DARE: Press Freedoms and the Case Against Julian Assange, Explained
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Assange’s arrest and the charge he faces (conspiracy to hack a government computer) generate debate about and divisions over the implications for press freedom, as advocates debate whether the prosecution poses a threat. We are including here a sample of commentary pieces advancing different perspectives on the indictment, and we’ll be sharing more on our social media channels throughout the day. Washington state reverses ban on books in prisons and will now allow people in prison to receive books in the mail. (See PEN America’s previous statement urging Washington to rescind its former policy.) University of Arizona students and faculty urge misdemeanor charges be dropped for three students arrested after protesting presence of Border Patrol on campus. U.S. Secretary of State privately urges Saudi prince to cut ties with Saudi aide who was involved in murder of journalist Jamal Khashoggi. (See the coalition letter we sent to the U.S., French, and British governments urging them to make the Saudi criminal trial public.) -Nora Benavidez, Director of U.S. Free Expression Programs
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Press Freedoms and the Case Against Julian Assange, Explained
Throughout that saga, national security and law enforcement officials in both the Obama and the Trump administrations have weighed whether they could charge Assange with a crime. That debate has raised concerns by press freedom advocates about what any precedent established by his case would mean for First Amendment rights and the future of investigative journalism in the United States.
NEW YORK TIMES
Julian Assange’s Charges Are a Direct Assault on Press Freedom, Experts Warn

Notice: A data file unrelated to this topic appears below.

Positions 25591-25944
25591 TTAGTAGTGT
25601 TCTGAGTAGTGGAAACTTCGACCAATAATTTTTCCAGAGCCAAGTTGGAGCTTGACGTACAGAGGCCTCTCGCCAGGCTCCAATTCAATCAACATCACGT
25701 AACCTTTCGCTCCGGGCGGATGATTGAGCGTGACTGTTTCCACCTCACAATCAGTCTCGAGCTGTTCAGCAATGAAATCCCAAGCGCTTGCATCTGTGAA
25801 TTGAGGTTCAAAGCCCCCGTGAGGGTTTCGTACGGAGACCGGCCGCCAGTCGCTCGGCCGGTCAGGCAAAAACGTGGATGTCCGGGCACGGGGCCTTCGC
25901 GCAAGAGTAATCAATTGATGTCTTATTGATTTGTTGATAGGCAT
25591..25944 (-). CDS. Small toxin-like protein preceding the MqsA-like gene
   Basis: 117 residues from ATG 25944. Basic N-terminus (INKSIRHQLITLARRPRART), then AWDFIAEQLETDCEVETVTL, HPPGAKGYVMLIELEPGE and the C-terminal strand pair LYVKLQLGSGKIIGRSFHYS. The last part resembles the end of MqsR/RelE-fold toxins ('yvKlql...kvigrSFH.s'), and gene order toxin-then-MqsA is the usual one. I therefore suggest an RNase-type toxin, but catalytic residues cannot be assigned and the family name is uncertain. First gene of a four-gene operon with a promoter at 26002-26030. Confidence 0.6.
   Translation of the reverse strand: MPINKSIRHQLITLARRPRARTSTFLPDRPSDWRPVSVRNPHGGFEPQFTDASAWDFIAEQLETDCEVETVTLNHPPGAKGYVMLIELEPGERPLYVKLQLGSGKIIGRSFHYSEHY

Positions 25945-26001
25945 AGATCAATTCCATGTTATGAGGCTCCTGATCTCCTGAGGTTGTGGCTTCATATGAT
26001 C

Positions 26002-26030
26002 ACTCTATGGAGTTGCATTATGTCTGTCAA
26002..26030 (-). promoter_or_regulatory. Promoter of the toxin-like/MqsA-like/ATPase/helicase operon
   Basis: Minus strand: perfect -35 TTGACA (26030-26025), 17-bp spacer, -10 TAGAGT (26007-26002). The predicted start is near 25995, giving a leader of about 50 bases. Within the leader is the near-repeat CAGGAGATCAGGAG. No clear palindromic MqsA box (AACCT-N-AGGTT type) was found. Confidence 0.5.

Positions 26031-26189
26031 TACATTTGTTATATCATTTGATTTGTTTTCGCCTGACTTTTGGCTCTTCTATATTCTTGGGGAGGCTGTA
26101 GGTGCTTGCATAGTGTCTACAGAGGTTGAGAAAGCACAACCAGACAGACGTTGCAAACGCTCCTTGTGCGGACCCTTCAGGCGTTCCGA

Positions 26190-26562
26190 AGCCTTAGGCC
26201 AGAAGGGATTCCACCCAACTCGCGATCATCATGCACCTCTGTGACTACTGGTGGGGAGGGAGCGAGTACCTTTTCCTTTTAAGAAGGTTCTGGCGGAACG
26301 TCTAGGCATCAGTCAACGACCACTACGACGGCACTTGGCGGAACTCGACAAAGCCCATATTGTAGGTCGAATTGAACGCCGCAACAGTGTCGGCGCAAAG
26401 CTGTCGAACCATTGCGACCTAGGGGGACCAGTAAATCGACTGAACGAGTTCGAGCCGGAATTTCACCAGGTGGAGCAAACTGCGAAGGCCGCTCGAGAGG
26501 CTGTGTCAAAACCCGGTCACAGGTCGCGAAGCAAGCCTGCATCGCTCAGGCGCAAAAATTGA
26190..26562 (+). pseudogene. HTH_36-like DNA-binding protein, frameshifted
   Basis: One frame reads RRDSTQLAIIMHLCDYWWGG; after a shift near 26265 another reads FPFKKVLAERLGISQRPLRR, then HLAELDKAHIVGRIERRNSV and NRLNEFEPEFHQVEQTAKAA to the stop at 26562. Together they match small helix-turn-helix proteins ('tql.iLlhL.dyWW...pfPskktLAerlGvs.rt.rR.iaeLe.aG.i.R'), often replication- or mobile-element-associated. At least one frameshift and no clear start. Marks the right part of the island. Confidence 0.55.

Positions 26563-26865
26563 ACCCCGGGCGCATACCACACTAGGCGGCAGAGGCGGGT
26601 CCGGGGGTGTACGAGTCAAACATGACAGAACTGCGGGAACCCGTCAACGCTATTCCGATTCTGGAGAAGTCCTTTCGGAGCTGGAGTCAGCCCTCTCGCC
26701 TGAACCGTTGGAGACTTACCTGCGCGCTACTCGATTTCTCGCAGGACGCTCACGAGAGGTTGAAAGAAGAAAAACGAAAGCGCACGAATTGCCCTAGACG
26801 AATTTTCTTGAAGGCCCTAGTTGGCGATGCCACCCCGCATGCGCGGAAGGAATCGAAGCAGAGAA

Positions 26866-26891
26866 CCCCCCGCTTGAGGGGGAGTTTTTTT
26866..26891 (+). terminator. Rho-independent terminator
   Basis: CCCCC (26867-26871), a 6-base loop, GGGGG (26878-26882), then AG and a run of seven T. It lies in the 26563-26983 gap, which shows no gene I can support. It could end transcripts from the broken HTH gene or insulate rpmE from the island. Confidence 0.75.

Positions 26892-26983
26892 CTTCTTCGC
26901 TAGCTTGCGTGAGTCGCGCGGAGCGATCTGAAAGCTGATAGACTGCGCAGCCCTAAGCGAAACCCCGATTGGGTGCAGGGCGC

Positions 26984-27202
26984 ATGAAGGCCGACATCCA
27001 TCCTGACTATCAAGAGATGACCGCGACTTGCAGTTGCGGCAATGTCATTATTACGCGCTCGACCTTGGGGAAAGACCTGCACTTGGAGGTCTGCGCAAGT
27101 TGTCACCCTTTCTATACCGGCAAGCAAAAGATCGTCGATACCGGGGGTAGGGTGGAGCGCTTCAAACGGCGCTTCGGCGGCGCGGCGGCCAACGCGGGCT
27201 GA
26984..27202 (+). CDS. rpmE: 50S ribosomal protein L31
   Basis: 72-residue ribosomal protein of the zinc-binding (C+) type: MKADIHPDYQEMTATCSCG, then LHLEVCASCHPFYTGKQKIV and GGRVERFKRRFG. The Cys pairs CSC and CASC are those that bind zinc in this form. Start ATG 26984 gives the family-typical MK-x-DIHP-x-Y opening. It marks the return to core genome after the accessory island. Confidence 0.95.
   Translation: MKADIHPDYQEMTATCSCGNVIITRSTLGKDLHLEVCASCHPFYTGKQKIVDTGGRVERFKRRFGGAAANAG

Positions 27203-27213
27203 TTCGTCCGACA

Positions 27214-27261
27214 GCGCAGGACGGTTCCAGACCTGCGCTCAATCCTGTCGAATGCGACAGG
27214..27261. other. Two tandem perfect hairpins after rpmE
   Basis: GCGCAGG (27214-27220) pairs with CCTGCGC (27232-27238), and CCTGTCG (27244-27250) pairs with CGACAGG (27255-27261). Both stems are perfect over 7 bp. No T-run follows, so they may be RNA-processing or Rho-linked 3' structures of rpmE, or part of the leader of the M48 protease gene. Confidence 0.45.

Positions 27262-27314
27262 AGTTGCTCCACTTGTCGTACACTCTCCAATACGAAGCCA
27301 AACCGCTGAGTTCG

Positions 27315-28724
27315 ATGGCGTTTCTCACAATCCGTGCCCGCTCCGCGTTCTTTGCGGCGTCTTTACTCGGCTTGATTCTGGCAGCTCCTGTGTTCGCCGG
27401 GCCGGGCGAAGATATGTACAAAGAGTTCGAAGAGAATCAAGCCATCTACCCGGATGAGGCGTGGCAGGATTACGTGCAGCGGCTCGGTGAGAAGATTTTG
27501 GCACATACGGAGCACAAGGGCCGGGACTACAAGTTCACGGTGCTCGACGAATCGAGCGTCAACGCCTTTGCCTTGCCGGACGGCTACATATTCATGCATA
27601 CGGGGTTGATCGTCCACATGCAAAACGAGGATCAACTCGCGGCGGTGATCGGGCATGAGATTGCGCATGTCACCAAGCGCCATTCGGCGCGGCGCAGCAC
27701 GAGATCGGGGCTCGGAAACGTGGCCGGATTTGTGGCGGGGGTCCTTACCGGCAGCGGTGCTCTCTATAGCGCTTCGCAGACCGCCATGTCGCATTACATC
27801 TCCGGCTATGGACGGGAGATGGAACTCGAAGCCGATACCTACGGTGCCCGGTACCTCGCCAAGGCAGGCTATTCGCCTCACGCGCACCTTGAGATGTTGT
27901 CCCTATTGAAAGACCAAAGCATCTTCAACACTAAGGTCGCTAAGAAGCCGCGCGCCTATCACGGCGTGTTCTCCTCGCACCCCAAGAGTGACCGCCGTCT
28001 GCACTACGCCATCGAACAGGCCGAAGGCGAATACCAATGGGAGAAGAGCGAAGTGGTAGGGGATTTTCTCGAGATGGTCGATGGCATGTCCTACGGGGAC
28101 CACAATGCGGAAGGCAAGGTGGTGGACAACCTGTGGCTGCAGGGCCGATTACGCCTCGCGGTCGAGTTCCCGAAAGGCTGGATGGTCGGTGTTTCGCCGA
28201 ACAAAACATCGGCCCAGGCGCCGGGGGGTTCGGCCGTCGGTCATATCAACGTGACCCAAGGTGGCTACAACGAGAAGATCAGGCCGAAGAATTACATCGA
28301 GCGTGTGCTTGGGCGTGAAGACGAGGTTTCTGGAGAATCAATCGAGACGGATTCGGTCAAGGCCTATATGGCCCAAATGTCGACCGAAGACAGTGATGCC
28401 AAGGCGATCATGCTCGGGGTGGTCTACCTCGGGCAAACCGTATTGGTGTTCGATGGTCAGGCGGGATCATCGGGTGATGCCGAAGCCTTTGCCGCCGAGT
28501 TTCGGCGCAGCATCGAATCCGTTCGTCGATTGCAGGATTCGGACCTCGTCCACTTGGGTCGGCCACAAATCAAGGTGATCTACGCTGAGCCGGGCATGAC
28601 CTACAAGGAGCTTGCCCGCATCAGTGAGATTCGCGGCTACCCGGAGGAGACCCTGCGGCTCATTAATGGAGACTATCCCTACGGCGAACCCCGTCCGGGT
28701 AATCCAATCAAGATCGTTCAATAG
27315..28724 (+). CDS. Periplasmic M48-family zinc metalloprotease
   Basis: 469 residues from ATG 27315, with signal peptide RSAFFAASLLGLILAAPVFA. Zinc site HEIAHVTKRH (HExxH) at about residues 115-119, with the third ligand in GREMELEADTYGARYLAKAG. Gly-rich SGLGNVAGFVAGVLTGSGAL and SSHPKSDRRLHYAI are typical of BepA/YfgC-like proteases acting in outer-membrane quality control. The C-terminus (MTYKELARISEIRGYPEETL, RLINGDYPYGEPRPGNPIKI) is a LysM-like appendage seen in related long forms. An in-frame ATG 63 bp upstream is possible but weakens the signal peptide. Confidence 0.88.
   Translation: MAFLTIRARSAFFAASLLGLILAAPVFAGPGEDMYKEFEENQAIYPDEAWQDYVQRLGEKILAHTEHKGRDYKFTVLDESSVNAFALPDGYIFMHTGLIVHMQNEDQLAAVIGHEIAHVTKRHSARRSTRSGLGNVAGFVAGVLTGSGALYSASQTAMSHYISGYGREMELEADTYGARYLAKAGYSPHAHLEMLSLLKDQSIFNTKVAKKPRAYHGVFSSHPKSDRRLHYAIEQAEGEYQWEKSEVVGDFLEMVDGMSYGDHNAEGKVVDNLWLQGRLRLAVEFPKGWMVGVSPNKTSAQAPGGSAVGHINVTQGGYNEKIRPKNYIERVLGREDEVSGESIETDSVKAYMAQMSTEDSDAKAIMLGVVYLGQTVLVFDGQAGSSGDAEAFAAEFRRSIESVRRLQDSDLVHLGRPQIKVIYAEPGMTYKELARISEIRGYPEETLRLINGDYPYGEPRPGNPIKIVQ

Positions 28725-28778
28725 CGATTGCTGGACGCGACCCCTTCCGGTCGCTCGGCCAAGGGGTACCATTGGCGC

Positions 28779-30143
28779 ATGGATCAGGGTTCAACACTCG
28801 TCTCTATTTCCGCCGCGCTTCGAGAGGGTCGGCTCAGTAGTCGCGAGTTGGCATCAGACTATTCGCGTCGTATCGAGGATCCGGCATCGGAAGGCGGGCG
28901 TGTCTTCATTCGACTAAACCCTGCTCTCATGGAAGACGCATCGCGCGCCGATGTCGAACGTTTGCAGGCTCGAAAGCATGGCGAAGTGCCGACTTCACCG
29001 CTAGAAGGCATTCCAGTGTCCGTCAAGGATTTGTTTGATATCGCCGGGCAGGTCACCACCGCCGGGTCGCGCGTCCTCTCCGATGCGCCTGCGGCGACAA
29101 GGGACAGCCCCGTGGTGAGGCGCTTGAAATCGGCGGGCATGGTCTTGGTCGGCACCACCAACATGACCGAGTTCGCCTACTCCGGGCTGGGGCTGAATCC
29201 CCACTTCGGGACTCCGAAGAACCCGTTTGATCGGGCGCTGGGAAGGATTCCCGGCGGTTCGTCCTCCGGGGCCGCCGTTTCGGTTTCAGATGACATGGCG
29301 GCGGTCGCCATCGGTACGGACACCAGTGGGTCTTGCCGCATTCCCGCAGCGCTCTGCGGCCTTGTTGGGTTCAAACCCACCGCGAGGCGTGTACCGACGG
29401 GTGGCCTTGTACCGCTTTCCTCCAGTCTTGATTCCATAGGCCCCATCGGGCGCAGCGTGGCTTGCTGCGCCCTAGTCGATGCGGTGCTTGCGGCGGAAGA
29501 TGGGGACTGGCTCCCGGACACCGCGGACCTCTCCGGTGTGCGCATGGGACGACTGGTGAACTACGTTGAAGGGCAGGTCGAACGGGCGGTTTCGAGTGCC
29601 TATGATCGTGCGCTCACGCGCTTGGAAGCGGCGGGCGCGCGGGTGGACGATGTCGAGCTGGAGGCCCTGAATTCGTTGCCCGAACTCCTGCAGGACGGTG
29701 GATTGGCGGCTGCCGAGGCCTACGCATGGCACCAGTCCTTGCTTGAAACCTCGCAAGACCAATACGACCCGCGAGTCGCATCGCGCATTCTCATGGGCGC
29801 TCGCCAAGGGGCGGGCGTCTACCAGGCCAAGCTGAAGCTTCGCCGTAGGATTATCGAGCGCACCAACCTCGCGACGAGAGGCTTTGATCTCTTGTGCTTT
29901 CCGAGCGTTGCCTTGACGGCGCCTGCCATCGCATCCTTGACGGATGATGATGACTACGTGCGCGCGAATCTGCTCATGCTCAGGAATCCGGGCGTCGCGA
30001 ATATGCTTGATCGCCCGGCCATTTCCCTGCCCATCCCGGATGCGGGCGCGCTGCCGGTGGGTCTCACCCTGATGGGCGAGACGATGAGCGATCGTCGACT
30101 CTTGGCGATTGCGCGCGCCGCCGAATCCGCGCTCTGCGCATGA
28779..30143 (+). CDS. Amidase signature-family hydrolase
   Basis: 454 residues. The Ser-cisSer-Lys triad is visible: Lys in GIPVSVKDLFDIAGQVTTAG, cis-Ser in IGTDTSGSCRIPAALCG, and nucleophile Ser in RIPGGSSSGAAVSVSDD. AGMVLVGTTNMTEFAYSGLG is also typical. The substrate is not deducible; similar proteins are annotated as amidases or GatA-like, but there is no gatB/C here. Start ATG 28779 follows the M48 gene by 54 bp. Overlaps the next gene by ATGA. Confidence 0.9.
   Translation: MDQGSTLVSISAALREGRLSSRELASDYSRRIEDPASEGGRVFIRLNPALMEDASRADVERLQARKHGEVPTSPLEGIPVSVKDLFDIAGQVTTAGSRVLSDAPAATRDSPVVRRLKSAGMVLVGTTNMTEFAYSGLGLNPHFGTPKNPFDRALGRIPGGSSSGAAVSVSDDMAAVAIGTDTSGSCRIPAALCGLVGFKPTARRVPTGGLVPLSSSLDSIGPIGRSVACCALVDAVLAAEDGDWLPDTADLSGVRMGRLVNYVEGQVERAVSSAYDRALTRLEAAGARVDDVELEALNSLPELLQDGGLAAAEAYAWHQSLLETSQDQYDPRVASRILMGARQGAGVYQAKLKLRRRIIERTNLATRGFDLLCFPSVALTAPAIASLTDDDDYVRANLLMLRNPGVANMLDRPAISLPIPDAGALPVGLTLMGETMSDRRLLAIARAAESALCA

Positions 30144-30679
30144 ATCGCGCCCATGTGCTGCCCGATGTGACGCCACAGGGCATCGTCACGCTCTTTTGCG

Academics and campaigners condemned large chunks of the indictment that they said went head-to-head with basic activities of journalism protected by the First Amendment. They said these sections of the charges rang alarm bells that should reverberate around the world.
Opinion: Julian Assange Is Not a Free-Press Hero. And He Is Long Overdue for Personal Accountability.
“Unlike real journalists, WikiLeaks dumped material into the public domain without any effort independently to verify its factuality or give named individuals an opportunity to comment. Nor, needless to say, would a real journalist have cooperated with a plot by an authoritarian regime’s intelligence service to harm one U.S. presidential candidate and benefit another.”
Washington Corrections Officials Reverse Ban, Will Allow Prisoners to Get Used Books in the Mail
After an outcry by a Seattle nonprofit and questions from state lawmakers and Gov. Jay Inslee, corrections officials reversed their recent ban against organizations mailing books to people in prisons.
University of Arizona Urged to Drop Cases Involving Immigration Protest
Faculty, immigrant rights advocates, and students are mounting pressure against officials at the Tucson campus to drop the cases and stand by the three students charged for protesting against the visiting border agents.
U.S. Urges Saudi Prince to Ditch Aide Linked to Khashoggi Killing *PEN Case List: Learn More
U.S. authorities believe that Saud al-Qahtani, a former aide to the crown prince, oversaw the team that killed Jamal Khashoggi in the Saudi consulate in Istanbul. He is thought to have remained a confidant of Prince Mohammed. Mike Pompeo privately urged him to cut ties with the adviser.
Ex-Soldier Charged with Killing Slovak Journalist Said to Have Confessed
A former soldier charged with killing investigative journalist Ján Kuciak has reportedly confessed to his murder. Kuciak and his fiance Martina Kusnirova were gunned down in their home in February 2018 as he prepared to publish a report on alleged ties between Slovak politicians and the Italian mafia, and associated irregularities in EU farm subsidy payments.
German State Drops Investigation Into Political Artist, but Outcry Keeps Growing
A criminal investigation into an artist who built a partial replica of Germany’s national Holocaust memorial next to the home of a far-right politician has been formally closed, more than 16 months after it began but less than a week after its existence became public.
NEW YORK TIMES
Opinion: Why Hong Kong Can’t Ignore Decline in Press Freedom Rankings
“To enhance Hong Kong’s competitiveness, a higher degree of press freedom is desirable and would include measures such as making administrative procedures transparent and holding more press conferences. A high degree of press freedom avoids the possibility of officials abusing their power and communicates to the public that the government is transparent.”
SOUTH CHINA MORNING POST
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